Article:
By Meghin Delaney
Khara Greenwell knows from her drug treatment program that there are three mainstays in the lives of those dealing with addiction: jails, institutions and death.
At 16, she’s seen two of the three.
“I knew death was next,” she said of her decision to shake her addiction to mind-altering substances and earn a high school diploma at the same time.
Khara is one of 21 students fighting for their futures at Mission High School, the Clark County School District’s new program for students struggling with addiction. The school opened Aug. 21 — a week after the start of the traditional school year — with six students, Principal Barbara Collins said, but it has grown rapidly since then as a result of referrals from other schools and the juvenile justice system.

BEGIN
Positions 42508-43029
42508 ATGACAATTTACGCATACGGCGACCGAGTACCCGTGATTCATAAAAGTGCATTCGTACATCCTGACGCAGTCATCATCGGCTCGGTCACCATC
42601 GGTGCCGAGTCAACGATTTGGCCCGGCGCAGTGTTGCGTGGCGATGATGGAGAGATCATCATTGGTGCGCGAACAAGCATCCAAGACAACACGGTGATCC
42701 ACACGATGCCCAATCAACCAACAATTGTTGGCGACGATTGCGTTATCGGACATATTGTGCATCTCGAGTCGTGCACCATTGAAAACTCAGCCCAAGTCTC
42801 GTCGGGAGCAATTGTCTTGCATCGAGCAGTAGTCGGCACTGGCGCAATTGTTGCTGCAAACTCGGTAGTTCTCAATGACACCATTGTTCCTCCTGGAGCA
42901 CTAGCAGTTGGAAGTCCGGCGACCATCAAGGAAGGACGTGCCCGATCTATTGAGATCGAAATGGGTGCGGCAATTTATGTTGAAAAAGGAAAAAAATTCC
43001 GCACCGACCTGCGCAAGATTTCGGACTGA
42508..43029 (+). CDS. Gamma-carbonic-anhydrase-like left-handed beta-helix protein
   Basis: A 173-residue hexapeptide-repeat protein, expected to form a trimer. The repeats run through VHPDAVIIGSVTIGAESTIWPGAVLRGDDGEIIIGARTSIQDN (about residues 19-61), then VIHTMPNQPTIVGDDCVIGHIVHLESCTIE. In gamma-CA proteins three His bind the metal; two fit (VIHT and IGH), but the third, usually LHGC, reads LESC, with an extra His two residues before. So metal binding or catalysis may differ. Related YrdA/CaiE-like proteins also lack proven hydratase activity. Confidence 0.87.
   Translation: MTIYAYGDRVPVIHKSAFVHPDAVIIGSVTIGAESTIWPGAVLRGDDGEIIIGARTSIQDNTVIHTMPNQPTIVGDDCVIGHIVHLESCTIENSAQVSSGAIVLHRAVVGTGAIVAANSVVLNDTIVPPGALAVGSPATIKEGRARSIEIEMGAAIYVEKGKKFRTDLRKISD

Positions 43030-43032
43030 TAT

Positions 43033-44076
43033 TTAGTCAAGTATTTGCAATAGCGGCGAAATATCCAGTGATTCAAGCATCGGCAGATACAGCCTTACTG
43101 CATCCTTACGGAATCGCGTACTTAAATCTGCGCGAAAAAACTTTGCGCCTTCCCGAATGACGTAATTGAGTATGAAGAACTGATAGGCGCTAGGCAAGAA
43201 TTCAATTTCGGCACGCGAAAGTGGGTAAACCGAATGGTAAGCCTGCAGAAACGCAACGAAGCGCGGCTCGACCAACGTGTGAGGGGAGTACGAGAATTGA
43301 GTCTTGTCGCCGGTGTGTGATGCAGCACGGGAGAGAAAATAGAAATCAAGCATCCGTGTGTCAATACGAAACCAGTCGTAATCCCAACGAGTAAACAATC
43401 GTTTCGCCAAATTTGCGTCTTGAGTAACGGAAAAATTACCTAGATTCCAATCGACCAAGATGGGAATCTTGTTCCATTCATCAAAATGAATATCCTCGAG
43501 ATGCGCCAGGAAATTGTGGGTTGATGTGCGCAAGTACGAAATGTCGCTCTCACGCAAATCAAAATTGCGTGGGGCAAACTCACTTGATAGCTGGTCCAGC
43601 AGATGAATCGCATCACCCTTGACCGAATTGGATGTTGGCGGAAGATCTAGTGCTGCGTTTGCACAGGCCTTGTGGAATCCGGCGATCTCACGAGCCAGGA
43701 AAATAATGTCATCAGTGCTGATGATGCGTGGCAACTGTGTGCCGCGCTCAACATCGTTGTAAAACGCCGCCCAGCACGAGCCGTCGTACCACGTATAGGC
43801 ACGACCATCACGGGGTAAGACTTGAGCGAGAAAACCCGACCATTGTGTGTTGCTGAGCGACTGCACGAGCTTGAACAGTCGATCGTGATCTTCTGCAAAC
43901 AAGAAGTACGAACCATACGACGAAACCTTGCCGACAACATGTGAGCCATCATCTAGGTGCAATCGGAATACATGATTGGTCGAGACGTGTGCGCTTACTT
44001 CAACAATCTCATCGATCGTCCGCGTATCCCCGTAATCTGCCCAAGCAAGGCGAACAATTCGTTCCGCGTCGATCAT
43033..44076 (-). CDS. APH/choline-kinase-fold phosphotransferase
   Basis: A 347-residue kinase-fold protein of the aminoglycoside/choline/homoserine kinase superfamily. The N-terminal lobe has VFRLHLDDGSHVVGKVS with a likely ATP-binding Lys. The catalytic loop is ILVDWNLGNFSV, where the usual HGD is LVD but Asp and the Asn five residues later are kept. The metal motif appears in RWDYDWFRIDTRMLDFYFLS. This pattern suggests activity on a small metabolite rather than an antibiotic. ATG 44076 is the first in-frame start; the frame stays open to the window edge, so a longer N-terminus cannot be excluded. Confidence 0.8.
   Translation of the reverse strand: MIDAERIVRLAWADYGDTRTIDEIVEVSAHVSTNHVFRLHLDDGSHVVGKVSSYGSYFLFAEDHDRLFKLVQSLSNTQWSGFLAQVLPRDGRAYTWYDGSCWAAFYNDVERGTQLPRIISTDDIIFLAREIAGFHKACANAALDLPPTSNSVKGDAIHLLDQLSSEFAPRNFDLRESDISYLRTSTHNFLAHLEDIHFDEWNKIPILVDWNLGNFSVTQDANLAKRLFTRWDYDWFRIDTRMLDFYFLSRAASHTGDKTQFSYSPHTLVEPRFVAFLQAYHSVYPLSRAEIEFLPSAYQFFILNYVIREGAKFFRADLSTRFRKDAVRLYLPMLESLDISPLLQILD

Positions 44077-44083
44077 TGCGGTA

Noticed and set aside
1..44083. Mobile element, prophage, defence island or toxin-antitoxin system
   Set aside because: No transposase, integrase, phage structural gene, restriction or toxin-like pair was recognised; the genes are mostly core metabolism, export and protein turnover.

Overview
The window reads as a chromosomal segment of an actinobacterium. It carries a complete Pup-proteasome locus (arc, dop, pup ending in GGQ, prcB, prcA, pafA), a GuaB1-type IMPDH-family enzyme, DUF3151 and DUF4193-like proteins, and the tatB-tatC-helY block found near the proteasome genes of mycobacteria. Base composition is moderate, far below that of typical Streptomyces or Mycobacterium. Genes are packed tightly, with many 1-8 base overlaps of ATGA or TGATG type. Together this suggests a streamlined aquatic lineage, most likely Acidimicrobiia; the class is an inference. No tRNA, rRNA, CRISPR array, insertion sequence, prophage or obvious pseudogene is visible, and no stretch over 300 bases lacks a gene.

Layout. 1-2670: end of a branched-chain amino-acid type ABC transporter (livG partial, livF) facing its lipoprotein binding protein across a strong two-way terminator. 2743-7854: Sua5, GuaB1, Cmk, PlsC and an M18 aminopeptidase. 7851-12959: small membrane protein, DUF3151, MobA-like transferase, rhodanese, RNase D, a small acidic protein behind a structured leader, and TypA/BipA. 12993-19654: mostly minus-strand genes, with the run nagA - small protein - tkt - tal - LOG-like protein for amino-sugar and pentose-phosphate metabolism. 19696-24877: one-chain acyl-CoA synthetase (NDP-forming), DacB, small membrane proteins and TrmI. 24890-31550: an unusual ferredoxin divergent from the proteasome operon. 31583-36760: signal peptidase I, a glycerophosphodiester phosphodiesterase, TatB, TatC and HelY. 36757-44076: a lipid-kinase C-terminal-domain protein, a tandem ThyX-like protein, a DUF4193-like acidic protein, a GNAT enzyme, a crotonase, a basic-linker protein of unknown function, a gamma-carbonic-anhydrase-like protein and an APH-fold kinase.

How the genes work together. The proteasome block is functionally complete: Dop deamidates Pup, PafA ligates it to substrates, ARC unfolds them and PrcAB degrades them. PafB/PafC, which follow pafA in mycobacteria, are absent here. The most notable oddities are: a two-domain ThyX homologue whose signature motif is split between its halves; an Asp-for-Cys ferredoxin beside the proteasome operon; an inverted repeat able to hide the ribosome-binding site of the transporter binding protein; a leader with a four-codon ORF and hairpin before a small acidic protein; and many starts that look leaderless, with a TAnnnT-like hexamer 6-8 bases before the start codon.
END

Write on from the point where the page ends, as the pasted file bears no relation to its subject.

The so-called recovery high school, on the site of the former Biltmore Continuation High School, is a first for Clark County. But it’s part of a national movement that began in the mid-1980s and has accelerated amid soaring overdose deaths associated with the opioid epidemic.
Clark County’s experiment has a relatively new wrinkle: Research shows most recovery programs are operated as small units within a traditional high school, rather than as a stand-alone school like Mission.
Khara’s story is similar in many respects to those of her fellow students, whose addictions include alcohol and drugs ranging from marijuana to heroin.
She said she was 12 when she was introduced to illegal substances by her mother. She eventually stopped going to school and instead spent time in juvenile detention and two rehab facilities. Now, though she’s old enough to be a junior, she’s attending high school for the first time.
“This is my second shot,” she said Thursday in the schoolyard.